Anthony Errington (1778-1848): Life & Labour (Part 1)

For the working class, labour was the duty that helped them provide for themselves and their family through a certain trade that was often taught and usually passed down through generations. As aTyneside Colliery Waggonway-Wright, labour provided Anthony Errington with an identity and a powerful sense of pride. I will cover this theme chronologically as it is the clearest way to show the development of Anthony’s various jobs before settling for work in the pits.

John Pit in Felling, possibly late 19th Century.

Anthony’s proud sense of working-class identity was originally sparked by the glorious moments where his idolised Father, “rode the first waggon from the Ventor Pit, Low Main seam, the first waggon from the discovery pit, South of High Felling, and the first waggon from the John pit near the Sunderland road.” (21) Pit openings were great family moments and also progressive industrial events for the mining community that it happened in. When a new pit was opened in Tyneside, it was common for there to be celebrations within the community: “bands played, guns were fired, and the owners and workmen marched in triumphal procession to a field where the women were given a free meal and drink.” (21) This shows the huge sense of community spirit that a new pit brought. It was an exciting time for the locals that offered them new opportunities and resulted in an unbreakable sense of togetherness. Pride also came from the importance that this growing industry gave to the community, with it acting as one of the building blocks of the industrial revolution that would shortly follow.

From an early age, Anthony was plunged into the strong working class ethic that surrounded him but he was also introduced to the perils of the pits in equal measure. On one of the first visits to the pit with his father, Anthony witnessed an explosion which blew out the candles leaving them, “in darkness 500 yards from the pit botum.” (30) Luckily, Anthony and his Father escaped unharmed but the other man who was with them had, “sore burned, face and hands and breast.” (31) This was Anthony’s first taste of the perils of the pits, it was one of the most dangerous jobs but one of the fastest growing industries at the time, with communities being shaped around it. In his research on miners in the nineteenth century, Guy Solomon concluded that, “northern coal miners could expect to live six years less than the average adult male, and were eight percent more likely to die before the age of 34.” (Solomon, 2014, 15) This was due to poor sanitation, various illnesses and as Anthony constantly tells us, the looming threat of an explosion. (McIvor, 2007, 41) There was a lack measures taken at the time to ensure the workers safety. Therefore, it also represents the courage one had to have before venturing below.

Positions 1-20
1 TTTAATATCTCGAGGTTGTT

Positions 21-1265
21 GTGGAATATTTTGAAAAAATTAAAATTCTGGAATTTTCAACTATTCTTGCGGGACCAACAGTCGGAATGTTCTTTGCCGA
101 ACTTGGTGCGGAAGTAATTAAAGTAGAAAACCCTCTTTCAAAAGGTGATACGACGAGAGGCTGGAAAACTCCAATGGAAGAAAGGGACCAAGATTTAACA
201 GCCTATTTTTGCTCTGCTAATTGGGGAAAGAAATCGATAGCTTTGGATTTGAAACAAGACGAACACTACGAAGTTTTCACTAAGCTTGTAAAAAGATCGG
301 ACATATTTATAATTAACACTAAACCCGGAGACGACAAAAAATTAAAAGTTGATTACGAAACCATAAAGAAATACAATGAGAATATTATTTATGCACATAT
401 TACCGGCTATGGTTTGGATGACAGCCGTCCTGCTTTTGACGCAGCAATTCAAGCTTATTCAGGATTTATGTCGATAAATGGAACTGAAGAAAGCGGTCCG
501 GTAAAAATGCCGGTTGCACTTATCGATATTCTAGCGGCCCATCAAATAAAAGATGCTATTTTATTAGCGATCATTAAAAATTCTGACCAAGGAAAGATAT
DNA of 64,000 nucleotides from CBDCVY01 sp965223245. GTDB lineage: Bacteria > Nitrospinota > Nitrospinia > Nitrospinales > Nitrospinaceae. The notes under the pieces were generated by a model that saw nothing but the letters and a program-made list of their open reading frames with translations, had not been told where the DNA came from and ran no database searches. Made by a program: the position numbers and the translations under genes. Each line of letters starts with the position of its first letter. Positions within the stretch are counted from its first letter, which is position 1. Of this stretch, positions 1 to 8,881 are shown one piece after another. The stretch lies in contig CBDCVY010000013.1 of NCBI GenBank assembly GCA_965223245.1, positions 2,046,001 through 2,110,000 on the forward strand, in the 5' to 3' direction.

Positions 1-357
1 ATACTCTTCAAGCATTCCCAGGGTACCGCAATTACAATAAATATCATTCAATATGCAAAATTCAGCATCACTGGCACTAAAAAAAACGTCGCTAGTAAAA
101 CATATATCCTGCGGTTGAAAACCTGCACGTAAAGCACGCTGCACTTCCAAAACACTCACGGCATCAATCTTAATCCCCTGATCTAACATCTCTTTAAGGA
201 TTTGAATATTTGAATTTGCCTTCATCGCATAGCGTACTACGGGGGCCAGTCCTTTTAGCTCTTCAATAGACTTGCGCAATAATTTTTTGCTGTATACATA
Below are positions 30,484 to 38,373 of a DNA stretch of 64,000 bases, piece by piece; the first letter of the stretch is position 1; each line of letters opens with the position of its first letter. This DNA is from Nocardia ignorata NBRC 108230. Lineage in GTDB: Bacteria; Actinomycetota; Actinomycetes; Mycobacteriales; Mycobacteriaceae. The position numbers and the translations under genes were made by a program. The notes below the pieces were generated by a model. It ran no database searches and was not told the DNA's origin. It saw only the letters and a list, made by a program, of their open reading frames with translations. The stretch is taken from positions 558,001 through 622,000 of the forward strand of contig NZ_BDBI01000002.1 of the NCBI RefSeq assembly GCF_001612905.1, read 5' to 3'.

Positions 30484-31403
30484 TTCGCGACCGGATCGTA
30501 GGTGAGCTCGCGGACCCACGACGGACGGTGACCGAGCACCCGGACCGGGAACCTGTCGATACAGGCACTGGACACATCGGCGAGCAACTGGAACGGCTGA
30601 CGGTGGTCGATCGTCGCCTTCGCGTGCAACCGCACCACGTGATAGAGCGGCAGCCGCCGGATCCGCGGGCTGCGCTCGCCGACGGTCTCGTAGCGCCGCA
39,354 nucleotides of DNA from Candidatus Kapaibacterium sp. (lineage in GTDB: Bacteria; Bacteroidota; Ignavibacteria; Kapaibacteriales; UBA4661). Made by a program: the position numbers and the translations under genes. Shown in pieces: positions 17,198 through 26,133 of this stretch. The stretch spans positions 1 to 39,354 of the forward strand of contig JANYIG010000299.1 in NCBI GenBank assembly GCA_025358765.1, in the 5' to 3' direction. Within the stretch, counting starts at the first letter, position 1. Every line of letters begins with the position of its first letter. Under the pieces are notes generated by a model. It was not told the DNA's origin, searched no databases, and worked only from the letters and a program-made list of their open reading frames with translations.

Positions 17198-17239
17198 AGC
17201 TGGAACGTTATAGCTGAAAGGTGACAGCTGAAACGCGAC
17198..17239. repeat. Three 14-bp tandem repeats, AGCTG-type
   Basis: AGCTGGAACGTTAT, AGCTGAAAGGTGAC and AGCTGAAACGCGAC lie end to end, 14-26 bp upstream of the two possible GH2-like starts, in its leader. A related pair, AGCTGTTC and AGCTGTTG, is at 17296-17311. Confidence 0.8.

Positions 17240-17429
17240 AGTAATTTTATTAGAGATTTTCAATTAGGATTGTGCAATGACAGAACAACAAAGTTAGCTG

Felling Shore, date unknown.

Following this event, Anthony was around the age of 13 and feared the mines for a long time, so he tried out other jobs such as farming at, “Hilton Castle” (31), which he quickly took a dislike to due to the gruelling conditions of the work. He also had an encounter with a ship builder from Felling Shore who Anthony explains, “tried to perswade me that to be a ship wright was a better trade,” than his Father’s. (32) Anthony refused and began an apprenticeship with his Father, a life defining decision which meant that he would have to get over his fear of the pits in order to make a living.


Going with my farther and brother John, in a short time the fear of the pit left me. And with being in varius parts of the mine, I understood the carrying of the air. I was taut the pit language and got on with my trade very well.” (32)

Through the help of his Father and the other workers, Anthony learnt the trade and overcame his fears. (The “carrying of the air” (32) was where a “single current of air was made to ventilate all parts of a mine.”)(32) It was this moment where Anthony had recognised that he could develop a valuable skill and an advanced knowledge of a trade that would support him throughout his life, whilst making him part of a close knit community of workers. This was achieved by experiencing other trades which all brought him to the realisation that he wanted to pursue a path that would help him overcome a nightmarish fear of the pits and also work alongside his respectable father. In the next part of this thematic blog post, I will explore the labour that occurs later on in Anthony’s life, where through his increased amount of experiences in the pits, came many spine-chilling moments.



Work Cited

Errington, Anthony. Coals And Rails: the autobiography of Anthony Errington, a Tyneside colliery waggonway-wright. 1776 – c. 1825. Written between 1823 and about 1830. 1:231.

Johnston, Ronald & McIvor, Arthur. Miner’s Lung: A History of Dust Disease in British Coal Mining. Ashgate Publishing, LTD. 2007.

Solomon, Guy Samuel. The living standards of Tyneside coal miners, 1836-1862. MSc by Research University of York Economics, July 2014.


Images Used

‘Felling Colliery, where two disasters in the space of eighteen months saw over a hundred men and boys killed.’ –,_Tyne_and_Wear#/media/File:John_Pit_Felling.jpg

‘The coal staithes at Felling Shore’ –,_Tyne_and_Wear#/media/File:Coal_Staithes,_Felling_Shore.jpg


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